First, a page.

Apples and Oranges — what’s the difference?

Original article can be found here (source): Artificial Intelligence on Medium

A picture is worth a thousand words — and a whole lot of numbers

We, as humans, can pretty easily qualitatively analyze an image. A computer, on the other hand, needs numbers. The images are represented in data as pixels, and each pixel has 3 values: (R, G, B). Each of these numbers is a value between 0–255. The image as a whole, then, is represented as a 3-D matrix.

Images = numbers?

Convolutional Neural Nets: how computers see

The neural network I used is a Convolutional Neural Network which is commonly used for most image-related tasks. The idea behind a ConvNet is essentially a process of abstraction. Let’s start with an image of an apple:

That’s quite the apple!

We want the network to be able to detect features. We do this by using convolutions. Essentially, the network is going to pass a filter or “window” over the image. This filter is our feature detector.

This handy animation, taken from here, helps explain what’s actually happening. NOTE: this is a simplification, as the actual convolutions will be done in 3-D.

By passing the filter over the image, the network’s producing what is essentially a feature map of the image. This feature map will help the computer extract meaningful features. However, by doing the convolution above we went from a 5×5 grid to only 3×3! In order to combat this, padding is used. Padding will essentially surround the input with zeroes. This ensures that the spatial size of the output is the same as the input, and it improves computational performance.

The padding allows us to preserve the data in the edges and corners, taken from here

As with any other neural network, an activation function is applied.

model.add(Conv2D(128, 3, padding='same', activation='relu', input_shape=(IMG_HEIGHT, IMG_WIDTH, 3)))

Typically between each convolution layer, a pooling layer is added. This pooling layer serves to reduce the dimensions of the data to improve computation and overfitting.

What was the point of padding then?

A max-pooling layer does something different than a lack of padding. When the filter is sliding over our image, it’s detecting features that we want to isolate. From a high-level perspective, however, the precise position where a feature is present isn’t important. Max-pooling is like a “zoom-out”: it allows later convolutions to work on larger areas of the image, since a small set of data after pooling corresponds to a much larger swath pre-pooling. Through doing this, the network can also go beyond small transformations and prevent overfitting. Pooling does not result in the loss of data that has not already been analyzed.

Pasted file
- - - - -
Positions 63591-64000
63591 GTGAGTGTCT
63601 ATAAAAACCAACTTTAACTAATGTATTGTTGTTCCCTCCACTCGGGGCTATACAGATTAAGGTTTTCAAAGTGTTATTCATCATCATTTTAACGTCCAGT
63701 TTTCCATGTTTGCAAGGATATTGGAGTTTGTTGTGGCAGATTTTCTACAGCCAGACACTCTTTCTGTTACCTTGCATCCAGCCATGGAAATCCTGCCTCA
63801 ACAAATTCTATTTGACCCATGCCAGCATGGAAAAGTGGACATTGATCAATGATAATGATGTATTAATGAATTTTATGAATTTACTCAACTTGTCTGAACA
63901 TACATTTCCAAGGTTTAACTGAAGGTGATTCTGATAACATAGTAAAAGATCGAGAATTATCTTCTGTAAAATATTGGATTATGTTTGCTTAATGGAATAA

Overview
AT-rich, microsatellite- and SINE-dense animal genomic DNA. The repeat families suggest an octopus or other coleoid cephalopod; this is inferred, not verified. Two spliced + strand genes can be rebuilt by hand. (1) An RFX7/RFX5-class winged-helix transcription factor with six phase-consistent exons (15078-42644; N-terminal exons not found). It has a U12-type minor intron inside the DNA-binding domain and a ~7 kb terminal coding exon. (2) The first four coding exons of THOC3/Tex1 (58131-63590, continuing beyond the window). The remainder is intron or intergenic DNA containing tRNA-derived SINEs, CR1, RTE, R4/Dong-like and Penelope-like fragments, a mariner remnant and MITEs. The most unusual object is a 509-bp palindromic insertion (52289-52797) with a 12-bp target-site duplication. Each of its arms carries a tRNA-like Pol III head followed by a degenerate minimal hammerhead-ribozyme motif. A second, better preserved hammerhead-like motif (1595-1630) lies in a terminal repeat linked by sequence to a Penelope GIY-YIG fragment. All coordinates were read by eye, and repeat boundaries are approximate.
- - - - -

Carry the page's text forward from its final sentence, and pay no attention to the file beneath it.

Padding, on the other hand, makes sure the network can analyze every piece of data it has, including the edges and corners. No padding means losing quite a bit of information for analysis, something usually undesirable.

This is an example of max-pooling in action, taken from here

A network can use multiple groups of convolution and pooling layers, as seen fit. Before the network can start working on classification, the multi-dimensional data needs to be flattened so the rest of the network can work with it.

A beautiful graphic from colah’s blog, illustrating the structure of a CNN.

Of course, all these parameters can be tweaked and played with. I played with many of them, training 27 different models (that takes quite a while on a laptop), but the plots were…

Yikes. I wasn’t able to evaluate the performance of specific models, but I had some general ideas

Yeah. Not fun.

After the data is flattened, we’re back in familiar territory with standard, feed-forward neural networks. I’m not going to explain them in this article, but if you want a good explanation, check out Joshua Payne’s article on the subject.

Taking my eyeballing and guesswork, I narrowed it down to 4 networks, iterating between 2 and 3 convolutions and 1 or 2 Dense layers.

A cleaner, simpler graph:)

For more detail regarding the code and building process, check out my Github repo here.

What are the next steps?

There are a couple things that can be done to improve this model.

  1. The dataset is imbalanced
  2. The sample size is relatively small
  3. No frontend!

In the data, there are more apple pictures than orange pictures — this could cause some issues with accuracy. The number of samples is also pretty small — this can be solved by applying transformations (rotations, reflections, small warps) to augment the data. Lastly — and this is something I plan on working towards in the future — this is all in Python, and in terms of use-case just Python is fairly limited. I want to be able to package this model nicely and have it make effective predictions without the user having to jump through so many hoops (Python is also kind of ugly:)).

Key takeaways

  • Data that replicates real-life inconsistencies = very good
  • By engineering variability into the dataset, the model can be more robust
  • Overfitting — when the neural net starts memorizing instead of learning
  • Convolutions allow computers to extract high-level features from images
  • Convolutions extract features -> pooling zooms out

Thanks for reading! If you have any questions, comments, or want to talk, you can reach me at dron.h.to@gmail.com. All code for this project is available on my GitHub!